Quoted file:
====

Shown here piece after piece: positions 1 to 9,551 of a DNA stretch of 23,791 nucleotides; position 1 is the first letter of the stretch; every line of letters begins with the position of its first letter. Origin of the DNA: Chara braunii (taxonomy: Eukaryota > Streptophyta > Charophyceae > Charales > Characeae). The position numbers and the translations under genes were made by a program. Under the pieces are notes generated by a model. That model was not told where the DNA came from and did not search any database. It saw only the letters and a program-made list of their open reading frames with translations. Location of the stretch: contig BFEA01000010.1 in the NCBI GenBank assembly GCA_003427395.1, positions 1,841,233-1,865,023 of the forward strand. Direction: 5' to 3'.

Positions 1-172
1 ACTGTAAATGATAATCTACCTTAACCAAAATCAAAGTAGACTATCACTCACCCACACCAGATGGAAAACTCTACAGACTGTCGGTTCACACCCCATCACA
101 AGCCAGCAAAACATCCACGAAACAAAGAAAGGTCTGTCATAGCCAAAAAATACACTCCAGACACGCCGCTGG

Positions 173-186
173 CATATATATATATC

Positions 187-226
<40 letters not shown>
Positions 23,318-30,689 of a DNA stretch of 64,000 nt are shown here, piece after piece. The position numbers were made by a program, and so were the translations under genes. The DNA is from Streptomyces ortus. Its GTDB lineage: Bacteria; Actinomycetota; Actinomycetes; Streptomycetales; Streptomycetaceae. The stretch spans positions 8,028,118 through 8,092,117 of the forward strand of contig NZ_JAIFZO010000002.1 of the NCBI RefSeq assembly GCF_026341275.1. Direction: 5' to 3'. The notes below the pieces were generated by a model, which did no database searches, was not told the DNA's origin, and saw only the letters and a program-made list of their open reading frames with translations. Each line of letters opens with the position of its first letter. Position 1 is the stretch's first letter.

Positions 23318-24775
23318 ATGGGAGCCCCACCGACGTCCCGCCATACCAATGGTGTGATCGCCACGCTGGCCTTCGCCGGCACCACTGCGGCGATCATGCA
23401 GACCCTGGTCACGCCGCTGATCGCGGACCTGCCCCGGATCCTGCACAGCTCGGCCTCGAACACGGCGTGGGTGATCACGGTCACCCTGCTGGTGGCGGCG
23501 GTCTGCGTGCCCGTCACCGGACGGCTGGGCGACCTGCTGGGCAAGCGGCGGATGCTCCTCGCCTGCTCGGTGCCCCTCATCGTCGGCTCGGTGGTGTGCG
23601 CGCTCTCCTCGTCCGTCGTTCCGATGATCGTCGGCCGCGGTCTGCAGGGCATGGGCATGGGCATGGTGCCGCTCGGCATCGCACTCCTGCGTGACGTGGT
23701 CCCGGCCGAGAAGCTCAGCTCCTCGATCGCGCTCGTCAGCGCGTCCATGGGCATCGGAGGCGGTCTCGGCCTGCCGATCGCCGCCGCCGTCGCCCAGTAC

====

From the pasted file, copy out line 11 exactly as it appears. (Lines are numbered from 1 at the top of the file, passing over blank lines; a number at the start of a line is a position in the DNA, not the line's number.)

23318 ATGGGAGCCCCACCGACGTCCCGCCATACCAATGGTGTGATCGCCACGCTGGCCTTCGCCGGCACCACTGCGGCGATCATGCA